The marquee feature of buffer storage is not immutability of the allocation itself, but instead is a feature you couldn't have without immutable allocation: persistently mapped buffers.
Pre-buffer_storage, you could not use a buffer while it was mapped. This is done to allow implementations the freedom to play games with mapping behind your back. For example, it's legal for
glMapBufferRange to not actually return a mapped pointer; it could just return some CPU-accessible memory which, at unmap time, will get copied into the actual buffer. To permit such freedoms, mapping and unmapping a buffer is something you have to do semi-frequently.
Furthermore, pre-buffer_storage, it is 100% legal to call
glBufferData (note the lack of
Sub) on that buffer again. This will cause the old data storage to be discarded and new storage allocated. So you couldn't keep a buffer mapped if you tried to reallocate its storage.
Also, implementations couldn't really know where to allocate storage for GPUs with multiple kinds of memory, so they would tend to move the buffer's allocation around based on how you use it. If you frequently upload to it, they'll eventually put it into CPU accessible memory to speed up such operations. And so forth. But this is all done after allocating storage, and it's done based on how you use the buffer. So having the buffer be mapped would prevent such shuffling around of data.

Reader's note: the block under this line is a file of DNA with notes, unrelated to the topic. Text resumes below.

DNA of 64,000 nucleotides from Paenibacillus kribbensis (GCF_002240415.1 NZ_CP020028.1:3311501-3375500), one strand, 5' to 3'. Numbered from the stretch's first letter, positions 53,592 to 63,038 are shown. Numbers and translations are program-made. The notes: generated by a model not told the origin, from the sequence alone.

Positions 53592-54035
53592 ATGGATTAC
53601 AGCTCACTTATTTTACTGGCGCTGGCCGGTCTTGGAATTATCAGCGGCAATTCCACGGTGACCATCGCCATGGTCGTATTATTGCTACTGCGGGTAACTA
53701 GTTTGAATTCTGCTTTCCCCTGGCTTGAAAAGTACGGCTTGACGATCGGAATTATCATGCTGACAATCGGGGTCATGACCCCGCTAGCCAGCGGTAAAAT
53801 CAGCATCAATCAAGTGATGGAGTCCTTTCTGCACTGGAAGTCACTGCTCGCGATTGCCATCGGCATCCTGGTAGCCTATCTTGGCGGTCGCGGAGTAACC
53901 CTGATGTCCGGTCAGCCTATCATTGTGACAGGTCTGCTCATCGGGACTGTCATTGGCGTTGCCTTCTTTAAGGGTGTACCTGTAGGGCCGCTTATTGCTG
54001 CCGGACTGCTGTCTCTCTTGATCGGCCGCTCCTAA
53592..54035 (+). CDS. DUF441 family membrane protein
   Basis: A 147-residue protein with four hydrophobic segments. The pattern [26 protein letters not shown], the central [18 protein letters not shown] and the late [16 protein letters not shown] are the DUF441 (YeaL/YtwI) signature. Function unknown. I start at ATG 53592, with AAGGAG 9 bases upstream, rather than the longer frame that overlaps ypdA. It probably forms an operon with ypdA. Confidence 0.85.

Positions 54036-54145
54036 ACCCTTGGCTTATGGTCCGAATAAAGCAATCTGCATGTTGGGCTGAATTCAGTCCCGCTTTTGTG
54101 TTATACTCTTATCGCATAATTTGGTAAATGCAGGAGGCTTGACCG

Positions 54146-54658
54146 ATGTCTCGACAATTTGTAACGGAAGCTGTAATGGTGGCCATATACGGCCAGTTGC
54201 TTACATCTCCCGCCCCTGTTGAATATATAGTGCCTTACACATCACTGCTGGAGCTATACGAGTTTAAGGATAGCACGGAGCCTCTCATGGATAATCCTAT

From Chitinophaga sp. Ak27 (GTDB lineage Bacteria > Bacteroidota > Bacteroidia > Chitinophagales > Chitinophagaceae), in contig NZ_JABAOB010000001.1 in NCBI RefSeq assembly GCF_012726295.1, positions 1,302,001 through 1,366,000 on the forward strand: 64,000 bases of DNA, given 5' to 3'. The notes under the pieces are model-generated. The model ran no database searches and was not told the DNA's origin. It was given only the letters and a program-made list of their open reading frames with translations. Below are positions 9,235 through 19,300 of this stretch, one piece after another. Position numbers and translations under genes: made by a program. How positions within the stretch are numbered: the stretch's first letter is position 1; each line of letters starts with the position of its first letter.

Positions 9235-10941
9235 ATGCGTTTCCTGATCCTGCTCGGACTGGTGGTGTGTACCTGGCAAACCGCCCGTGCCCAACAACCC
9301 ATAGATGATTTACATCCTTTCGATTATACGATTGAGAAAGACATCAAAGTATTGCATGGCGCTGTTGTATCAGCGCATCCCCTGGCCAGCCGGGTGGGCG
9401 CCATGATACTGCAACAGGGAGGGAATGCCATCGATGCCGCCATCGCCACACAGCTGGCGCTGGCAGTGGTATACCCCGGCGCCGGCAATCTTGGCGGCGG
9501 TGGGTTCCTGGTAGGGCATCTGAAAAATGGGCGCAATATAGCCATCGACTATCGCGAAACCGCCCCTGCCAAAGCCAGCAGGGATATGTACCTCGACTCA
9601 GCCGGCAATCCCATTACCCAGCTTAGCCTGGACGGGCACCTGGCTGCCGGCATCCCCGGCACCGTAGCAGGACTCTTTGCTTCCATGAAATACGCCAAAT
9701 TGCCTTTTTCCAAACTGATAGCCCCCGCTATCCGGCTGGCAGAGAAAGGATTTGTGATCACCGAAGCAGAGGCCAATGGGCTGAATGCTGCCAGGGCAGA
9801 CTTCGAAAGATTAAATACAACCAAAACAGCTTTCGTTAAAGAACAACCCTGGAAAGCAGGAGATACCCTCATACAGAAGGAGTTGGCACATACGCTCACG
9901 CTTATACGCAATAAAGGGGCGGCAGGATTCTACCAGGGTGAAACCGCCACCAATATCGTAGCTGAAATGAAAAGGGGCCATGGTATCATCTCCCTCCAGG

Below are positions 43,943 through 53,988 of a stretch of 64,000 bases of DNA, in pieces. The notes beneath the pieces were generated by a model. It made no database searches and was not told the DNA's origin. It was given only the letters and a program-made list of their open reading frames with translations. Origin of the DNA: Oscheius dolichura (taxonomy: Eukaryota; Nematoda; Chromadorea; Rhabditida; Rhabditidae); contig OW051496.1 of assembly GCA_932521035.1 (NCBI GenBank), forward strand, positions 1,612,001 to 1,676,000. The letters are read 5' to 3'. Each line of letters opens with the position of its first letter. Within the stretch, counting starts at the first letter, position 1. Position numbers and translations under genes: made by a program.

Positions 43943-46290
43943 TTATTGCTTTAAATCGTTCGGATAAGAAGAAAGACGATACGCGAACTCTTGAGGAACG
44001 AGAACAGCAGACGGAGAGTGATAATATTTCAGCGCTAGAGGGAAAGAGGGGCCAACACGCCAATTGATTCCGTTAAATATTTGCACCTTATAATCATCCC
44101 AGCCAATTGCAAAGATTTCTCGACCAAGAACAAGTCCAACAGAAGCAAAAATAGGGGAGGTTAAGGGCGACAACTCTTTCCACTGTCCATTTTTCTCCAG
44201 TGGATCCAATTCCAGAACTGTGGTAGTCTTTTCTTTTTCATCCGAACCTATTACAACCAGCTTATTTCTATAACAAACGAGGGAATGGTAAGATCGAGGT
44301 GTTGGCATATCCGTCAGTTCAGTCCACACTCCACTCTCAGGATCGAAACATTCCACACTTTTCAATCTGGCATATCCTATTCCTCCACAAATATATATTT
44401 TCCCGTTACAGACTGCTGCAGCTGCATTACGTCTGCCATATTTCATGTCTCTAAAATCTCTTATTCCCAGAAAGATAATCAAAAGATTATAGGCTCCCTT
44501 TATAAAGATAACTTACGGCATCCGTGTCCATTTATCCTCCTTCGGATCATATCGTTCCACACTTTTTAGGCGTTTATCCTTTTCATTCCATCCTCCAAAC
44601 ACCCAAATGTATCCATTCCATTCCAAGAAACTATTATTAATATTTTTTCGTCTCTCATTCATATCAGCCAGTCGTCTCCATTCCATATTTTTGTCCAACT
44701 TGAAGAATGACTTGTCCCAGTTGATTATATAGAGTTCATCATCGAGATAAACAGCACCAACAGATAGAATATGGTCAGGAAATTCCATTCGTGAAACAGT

Making a buffer's storage immutable solves these problems. You cannot reallocate an immutable buffer's storage, so there's no problem with keeping it mapped forever.
glBufferStorage takes usage flags which unlike
glBufferData's hints, explicitly forbid you from using the memory in certain ways. So the implementation knows exactly where to put the storage and will not need to move it around after the fact. So there's no problem with persistently mapped storage.
And I imagine that, for a console emulator, having persistently mapped storage would be very useful. After all, programs written for such consoles touch memory directly at any time, the same memory that the GPU can address. So storing it in a buffer and keeping that memory mapped all the time probably works out better than uploading pieces of it, or trying to figure out which pieces should be uploaded, or whatever.